16 Quotes About Boundaries That Will Help You Say “No”
Establishing boundaries can be empowering but challenging. These boundaries quotes will inspire you to set and maintain boundaries with the people in your life.
Setting up boundaries
“Boundaries” is a popular buzzword these days, but what exactly does that mean?
The simple answer that a personal boundary is where your responsibility ends and another person’s begins. Beyond that, however, it can be hard to define, especially since boundaries will differ from person to person.
It may be easier to understand what it looks like when you don’t have good personal boundaries, says Nakpangi Thomas, a licensed professional counselor, author, and adjunct faculty at Southern New Hampshire University.
She recommends asking yourself some serious questions:
- Do you pride yourself on always going the extra mile?
- Do you overextend yourself on multiple fronts?
- Are you exhausted more days than not?
- Do you often feel guilty for not doing more?
- Do you resent others for how needy they are?
- Do you have a hard time saying no?
The last question is perhaps the most telling, as “setting a boundary” almost always involves saying “no” to someone or something.
But while setting boundaries can feel scary, frustrating, or overwhelming, they’re absolutely necessary for your health and well-being, Thomas says.
Without good personal boundaries, you can have an unhealthy desire to be everything to everyone, no matter the cost to your health, family, or self-care.
Learning to set healthy boundaries starts with giving yourself permission to have them.
These boundaries quotes can help you find the courage and inspiration you need to protect yourself while still being there for those you love.
Boundaries are brave
“Daring to set boundaries is about having the courage to love ourselves even when we risk disappointing others.” —Brene Brown, researcher, author, motivational speaker
People don’t like being told “no,” and if you are a people pleaser, this can feel especially difficult.
It’s OK to disappoint people sometimes. If you’re a people pleaser, know that you are not responsible for other people’s feelings.
You heard me the first time
“No is a complete sentence.” —Anne Lamont, author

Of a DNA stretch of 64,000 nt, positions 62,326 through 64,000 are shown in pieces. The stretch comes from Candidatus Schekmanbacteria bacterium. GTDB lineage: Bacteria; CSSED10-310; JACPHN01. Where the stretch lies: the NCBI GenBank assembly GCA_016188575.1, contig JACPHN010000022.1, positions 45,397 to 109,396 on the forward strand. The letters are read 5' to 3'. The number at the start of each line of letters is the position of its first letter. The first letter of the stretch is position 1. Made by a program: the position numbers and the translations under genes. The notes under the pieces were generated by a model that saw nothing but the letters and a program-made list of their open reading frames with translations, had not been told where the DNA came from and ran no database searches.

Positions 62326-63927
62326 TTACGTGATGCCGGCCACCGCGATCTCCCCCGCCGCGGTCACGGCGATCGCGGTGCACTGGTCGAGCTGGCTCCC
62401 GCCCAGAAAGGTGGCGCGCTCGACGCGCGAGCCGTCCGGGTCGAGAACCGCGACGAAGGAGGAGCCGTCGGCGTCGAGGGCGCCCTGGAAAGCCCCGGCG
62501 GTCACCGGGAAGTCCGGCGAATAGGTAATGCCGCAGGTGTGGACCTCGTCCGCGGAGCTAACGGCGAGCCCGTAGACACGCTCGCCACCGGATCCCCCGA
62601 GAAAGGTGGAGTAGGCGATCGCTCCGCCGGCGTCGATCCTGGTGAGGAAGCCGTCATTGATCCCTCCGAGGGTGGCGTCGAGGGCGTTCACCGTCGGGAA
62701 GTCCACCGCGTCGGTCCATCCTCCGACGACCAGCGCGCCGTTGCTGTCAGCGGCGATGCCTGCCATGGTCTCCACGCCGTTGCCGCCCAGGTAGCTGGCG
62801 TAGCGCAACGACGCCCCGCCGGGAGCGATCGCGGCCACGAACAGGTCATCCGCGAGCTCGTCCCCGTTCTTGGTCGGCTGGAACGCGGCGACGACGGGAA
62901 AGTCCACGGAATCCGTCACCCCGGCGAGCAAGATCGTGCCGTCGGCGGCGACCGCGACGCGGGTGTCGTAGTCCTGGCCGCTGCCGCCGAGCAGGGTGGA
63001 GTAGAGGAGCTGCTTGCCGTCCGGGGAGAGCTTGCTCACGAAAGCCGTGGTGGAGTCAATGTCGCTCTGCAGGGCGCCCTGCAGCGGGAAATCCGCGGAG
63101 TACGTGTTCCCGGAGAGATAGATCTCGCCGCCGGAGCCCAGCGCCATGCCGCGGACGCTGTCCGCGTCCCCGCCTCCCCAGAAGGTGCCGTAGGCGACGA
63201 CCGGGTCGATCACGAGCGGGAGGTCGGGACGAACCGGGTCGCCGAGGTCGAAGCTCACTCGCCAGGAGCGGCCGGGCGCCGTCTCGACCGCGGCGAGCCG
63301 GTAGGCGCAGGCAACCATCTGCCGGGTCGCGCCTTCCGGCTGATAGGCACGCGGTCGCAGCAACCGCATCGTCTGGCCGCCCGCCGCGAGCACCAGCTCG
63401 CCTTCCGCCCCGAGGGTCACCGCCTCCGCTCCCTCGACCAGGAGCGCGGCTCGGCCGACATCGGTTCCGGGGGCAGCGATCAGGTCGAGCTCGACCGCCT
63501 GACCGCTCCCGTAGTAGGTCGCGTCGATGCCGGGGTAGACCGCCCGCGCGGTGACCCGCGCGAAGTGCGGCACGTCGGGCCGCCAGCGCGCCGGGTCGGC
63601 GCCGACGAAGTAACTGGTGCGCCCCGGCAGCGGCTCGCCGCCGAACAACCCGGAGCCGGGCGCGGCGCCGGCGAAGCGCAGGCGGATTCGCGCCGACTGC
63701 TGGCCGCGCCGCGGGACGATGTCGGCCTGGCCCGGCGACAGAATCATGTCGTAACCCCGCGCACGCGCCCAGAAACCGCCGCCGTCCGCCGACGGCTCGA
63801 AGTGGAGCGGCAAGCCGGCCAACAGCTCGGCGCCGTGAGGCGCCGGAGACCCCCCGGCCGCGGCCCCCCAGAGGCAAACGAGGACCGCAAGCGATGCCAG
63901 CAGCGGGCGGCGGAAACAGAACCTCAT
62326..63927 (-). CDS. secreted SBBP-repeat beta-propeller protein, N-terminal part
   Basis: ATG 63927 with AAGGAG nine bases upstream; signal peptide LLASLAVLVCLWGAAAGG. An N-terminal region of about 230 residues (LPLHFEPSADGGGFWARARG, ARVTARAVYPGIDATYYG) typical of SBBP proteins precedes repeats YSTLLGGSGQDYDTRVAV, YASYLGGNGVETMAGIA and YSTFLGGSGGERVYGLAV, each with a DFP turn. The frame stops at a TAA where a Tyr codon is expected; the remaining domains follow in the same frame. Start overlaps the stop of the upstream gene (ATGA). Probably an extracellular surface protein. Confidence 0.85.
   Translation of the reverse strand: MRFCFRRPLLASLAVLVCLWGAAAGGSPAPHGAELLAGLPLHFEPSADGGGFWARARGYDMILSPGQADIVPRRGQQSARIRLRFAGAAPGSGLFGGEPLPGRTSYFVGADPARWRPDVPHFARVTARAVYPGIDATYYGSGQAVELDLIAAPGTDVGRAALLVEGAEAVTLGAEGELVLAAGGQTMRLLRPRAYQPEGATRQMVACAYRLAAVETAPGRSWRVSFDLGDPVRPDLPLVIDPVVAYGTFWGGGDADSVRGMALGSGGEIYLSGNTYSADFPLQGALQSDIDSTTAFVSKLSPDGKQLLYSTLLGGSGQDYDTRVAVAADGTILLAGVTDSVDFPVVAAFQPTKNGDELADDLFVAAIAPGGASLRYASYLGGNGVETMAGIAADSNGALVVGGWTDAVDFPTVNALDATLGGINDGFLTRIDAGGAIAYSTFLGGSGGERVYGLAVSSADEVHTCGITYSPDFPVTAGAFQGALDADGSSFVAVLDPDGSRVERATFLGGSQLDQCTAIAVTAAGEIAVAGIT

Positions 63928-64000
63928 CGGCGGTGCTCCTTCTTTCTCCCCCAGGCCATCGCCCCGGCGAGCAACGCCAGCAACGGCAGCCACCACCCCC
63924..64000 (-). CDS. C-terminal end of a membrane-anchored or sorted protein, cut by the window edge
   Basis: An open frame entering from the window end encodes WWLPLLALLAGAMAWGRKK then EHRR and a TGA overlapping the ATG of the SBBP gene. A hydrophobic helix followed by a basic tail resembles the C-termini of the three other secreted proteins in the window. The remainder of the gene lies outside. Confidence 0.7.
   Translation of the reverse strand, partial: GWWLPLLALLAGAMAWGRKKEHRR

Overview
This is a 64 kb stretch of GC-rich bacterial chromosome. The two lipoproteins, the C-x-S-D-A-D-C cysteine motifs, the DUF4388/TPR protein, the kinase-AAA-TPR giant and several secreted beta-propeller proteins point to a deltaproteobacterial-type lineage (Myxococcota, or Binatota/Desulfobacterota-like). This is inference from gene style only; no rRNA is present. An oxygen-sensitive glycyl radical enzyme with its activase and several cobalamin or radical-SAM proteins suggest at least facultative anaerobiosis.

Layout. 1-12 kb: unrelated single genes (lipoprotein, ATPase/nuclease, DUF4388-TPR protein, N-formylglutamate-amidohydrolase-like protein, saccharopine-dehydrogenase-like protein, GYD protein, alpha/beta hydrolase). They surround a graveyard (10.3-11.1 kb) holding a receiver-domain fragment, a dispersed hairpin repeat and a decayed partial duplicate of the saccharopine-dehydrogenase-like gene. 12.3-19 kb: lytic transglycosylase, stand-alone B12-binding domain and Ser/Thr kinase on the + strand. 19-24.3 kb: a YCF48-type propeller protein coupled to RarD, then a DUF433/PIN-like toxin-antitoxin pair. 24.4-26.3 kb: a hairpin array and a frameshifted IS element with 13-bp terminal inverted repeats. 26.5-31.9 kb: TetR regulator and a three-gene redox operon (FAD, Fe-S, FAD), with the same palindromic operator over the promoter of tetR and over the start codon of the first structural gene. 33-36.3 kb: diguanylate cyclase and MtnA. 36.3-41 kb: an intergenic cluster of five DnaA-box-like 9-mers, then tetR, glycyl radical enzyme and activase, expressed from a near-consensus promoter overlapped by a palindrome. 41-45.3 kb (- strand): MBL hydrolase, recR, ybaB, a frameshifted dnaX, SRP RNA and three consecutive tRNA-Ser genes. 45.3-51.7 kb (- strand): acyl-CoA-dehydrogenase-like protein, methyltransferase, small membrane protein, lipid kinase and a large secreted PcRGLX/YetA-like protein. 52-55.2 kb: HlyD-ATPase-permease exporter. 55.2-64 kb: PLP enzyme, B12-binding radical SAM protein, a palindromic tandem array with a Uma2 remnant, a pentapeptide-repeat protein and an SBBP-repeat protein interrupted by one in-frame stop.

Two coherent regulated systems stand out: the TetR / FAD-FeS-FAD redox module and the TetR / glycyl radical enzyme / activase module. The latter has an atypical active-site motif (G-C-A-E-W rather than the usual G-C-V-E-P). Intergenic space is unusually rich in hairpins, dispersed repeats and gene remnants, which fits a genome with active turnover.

Resist the urge to explain your boundaries or make excuses for having them. That just gives people something to argue with you about.
Practice the art of saying “no” (and “no more”).
Don’t be a martyr
“You are not required to set yourself on fire to keep others warm.” —Unknown
If your loved ones truly love you then they won’t want you to destroy yourself in service of them. If they do want you to fully self-sacrifice for their sake, then they shouldn’t consider themselves your loved ones.
“If you really loved me you would…” is a common phrase used in gaslighting—a form of emotional abuse.
You define your own success
“The difference between successful people and really successful people is that really successful people say ‘no’ to almost everything.” —Warren Buffet, billionaire businessman
Being successful requires you to know your own worth and being able to communicate that to others.
Set realistic expectations
“Whatever you are willing to put up with is exactly what you will get.” —Unknown
People are often willing to take everything you will give them, so it’s up to you to set realistic expectations and healthy boundaries so neither one of you feels taken advantage of.
Refusing to set boundaries can cause you to act in passive-aggressive ways.
Actions speak louder than words
“The only people who get upset about you setting boundaries are the ones who were benefiting from you having none.” —Unknown
Refusing to make or accept boundaries is a major red flag that you’re in a toxic relationship.
Make sure you know these signs of toxic relationships and how to deal with them.
Boundaries protect everyone
“When we fail to set boundaries and hold people accountable, we feel used and mistreated.” —Brene Brown
A lack of boundaries often leads to deep-seated resentment.